How to Reduce Stress and Improve Memory in Just 15 Minutes

Co-author: Neha Nasar.

A hand in the pose of gyan mudra, one of the hand movements used in KK yoga

Credit: Photo by Nataliya Vaitkevich/Pexels

We’re all looking for ways to de-stress these days. A study done by one of my students (Neha Nasar) for her honors thesis looked at a simple and highly effective method for reducing stress and improving cognitive function.

This method is a system of yoga and meditation called Kirtan Kriya yoga or KK yoga. KK yoga involves a series of “mudras,” or hand movements and chanting. It’s easy to learn and only takes about 12-15 minutes.

What is KK yoga?

KK yoga has been shown to improve memory, attention, overall cognitive function, sleep, and immune system function, in addition to reducing depression, stress, and levels of the stress hormone cortisol. , in patients with Alzheimer’s disease (Newberg et al., 2010; Khalsa, 2015).

The mudras and chants that characterize KK yoga are believed to stimulate 84 acupressure points, causing increased cerebral blood flow to the prefrontal cortex and posterior cingulate cortex.

These regions of the brain are vitally important for executive, cognitive and emotional functions. Additionally, reduced blood flow to these areas of the brain is an early sign of Alzheimer’s disease, sometimes before the disease is diagnosed. KK yoga has also been shown to successfully improve memory in people with mild cognitive impairment and memory impairment, as well as those living in high-stress environments (Khalsa, 2015).

Neha designed a longitudinal study involving participants that were quite different from those in most studies of the effectiveness of KK yoga. In his study, healthy, non-cognitively impaired undergraduate students volunteered to practice KK yoga once a week for six weeks.

At the start of the six weeks and then at the end of the six weeks of yoga practice, participants took part in a KK yoga group session, learning and practicing hand movements and chanting. During these group sessions, we used an online visual version of the Digit Span Memory Test (DSMT) to assess the effects of yoga on working memory.

In the DSMT, participants see a random series of digits, one number at a time, and are asked to recall those digits first in the same order (for example, if the digit sequence was 1 5 7 8, the correct recall was 1 5 7 8) and then in reverse order (if the sequence was 1 5 7 8, the correct reverse recall was 8 7 5 1).

Digit sequence lengths increased by one digit with every five to ten digit trial. Digit presentation speed ranged from one digit every ~1.3 seconds (slow) to one digit every ~0.7 seconds (fast).

Studies have shown that “forward” recall trials assess working memory and attention and “backward” recall trials measure cognitive control and executive functioning. The long-term effects of KK practice were measured by comparing DSMT scores in the initial group practice with the final group session six weeks later.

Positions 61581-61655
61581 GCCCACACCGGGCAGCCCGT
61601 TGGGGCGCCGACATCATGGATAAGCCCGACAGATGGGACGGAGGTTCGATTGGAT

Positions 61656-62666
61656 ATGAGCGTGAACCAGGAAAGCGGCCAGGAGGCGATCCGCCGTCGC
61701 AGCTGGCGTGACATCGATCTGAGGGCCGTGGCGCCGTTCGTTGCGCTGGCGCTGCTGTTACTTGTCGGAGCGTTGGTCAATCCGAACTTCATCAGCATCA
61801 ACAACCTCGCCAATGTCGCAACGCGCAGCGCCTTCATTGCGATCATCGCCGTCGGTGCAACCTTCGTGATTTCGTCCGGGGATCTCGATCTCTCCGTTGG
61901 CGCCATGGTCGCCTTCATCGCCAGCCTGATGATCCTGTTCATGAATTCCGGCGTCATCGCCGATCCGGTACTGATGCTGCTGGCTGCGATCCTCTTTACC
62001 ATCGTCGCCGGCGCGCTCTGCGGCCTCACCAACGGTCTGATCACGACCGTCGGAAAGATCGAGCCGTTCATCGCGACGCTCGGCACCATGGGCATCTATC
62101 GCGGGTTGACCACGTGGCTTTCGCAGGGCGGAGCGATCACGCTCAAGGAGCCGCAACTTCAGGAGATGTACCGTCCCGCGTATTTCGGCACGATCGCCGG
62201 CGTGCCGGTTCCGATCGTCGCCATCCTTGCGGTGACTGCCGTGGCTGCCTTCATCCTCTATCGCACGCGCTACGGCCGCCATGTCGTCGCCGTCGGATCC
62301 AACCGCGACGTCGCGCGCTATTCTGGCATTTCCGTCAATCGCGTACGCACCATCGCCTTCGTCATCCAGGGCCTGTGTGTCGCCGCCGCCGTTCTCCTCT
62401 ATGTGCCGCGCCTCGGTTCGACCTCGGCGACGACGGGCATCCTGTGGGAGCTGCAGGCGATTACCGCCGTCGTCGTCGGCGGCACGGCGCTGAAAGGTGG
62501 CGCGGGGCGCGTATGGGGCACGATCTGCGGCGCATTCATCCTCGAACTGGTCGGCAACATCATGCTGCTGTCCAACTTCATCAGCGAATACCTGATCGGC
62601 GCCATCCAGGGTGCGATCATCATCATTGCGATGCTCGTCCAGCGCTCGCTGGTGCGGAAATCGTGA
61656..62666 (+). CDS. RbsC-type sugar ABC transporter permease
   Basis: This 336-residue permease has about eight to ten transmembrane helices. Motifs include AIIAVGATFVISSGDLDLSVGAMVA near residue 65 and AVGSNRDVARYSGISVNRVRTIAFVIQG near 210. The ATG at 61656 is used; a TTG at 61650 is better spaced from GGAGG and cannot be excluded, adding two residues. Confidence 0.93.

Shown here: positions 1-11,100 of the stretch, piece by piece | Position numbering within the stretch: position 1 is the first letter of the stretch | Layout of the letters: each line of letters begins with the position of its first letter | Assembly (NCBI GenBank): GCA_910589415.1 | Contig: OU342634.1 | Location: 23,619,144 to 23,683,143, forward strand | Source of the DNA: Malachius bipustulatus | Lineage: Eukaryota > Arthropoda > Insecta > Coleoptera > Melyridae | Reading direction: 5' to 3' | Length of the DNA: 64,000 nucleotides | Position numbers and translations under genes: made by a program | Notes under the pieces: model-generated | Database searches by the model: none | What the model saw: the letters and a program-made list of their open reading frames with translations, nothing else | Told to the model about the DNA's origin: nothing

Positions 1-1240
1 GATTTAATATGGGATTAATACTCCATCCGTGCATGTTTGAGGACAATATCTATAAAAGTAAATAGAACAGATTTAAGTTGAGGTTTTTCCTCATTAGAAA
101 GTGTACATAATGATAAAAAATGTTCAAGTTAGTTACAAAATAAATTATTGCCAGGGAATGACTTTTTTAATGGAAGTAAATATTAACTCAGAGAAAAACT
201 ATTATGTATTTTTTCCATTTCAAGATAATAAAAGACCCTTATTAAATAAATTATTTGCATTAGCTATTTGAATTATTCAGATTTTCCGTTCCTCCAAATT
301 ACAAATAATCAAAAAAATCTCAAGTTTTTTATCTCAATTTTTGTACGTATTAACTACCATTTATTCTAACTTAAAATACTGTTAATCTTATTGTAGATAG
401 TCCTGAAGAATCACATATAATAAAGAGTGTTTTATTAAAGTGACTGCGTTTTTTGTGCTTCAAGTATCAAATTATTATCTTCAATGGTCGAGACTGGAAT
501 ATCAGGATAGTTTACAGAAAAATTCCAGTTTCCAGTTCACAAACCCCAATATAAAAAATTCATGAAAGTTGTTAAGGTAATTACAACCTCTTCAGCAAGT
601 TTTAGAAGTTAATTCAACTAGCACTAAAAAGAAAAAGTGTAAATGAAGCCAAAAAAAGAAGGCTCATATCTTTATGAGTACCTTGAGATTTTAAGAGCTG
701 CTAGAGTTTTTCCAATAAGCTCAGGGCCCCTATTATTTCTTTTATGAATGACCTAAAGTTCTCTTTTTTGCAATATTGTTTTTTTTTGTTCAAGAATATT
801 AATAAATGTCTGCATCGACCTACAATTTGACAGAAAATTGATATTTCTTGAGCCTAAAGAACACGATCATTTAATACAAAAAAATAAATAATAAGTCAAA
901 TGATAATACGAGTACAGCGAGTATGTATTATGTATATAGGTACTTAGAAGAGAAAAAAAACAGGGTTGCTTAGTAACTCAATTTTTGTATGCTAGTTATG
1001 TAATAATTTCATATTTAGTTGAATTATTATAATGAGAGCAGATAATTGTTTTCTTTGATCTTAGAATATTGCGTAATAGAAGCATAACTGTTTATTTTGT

We also collected saliva samples using the SalivaBio Oral Swab (SOS) method provided by These samples were frozen after collection and shipped to Salimetrics® for cortisol ELISA assay. Cortisol swabs were obtained just before KK yoga practice and again 15 minutes after yoga ended. Comparisons of the short-term effects of KK yoga on cortisol levels were obtained by comparing samples before and after yoga. The long-term effects of KK yoga were measured by comparing week one levels with week six levels.

Over the six weeks following the study, we asked participants to participate in one online KK yoga session per week. The day before the yoga session, participants completed a mood survey, rating their level of stress, anxiety and depression.

The results

Overall, KK yoga effectively reduced cortisol levels, depression, anxiety, and perceived stress. At the start and end of the six-week training period, cortisol levels were significantly lower 15 minutes after KK practice than before yoga.

Cortisol levels after six weeks of yoga practice decreased, but the decrease was not statistically significant, possibly because the number of stressors in our participants also increased towards the end of the study at the end of the study. approaching final exams.

The practice of KK yoga significantly reduced depression and a slightly significant decrease in self-reported stress over the six weeks. Finally, the individual conditions (forward and backward recall) on the DSMT were differentially affected by KK yoga.

Participants’ performance on the DSMT from the start to the end of six weeks improved the most in the fast-forward and fast-rewind conditions, indicating that KK yoga influenced working memory, attention, and functioning. cognitive of the participants.

Thus, an easy-to-learn and quick combination of yoga and meditation appears to have significant benefits in improving mood and memory in a population of healthy, non-cognitively impaired students. It would be a simple addition to the daily routines of busy students, demonstrate tremendous psychological benefits, and could also serve as a therapeutic tool for coping with stress.

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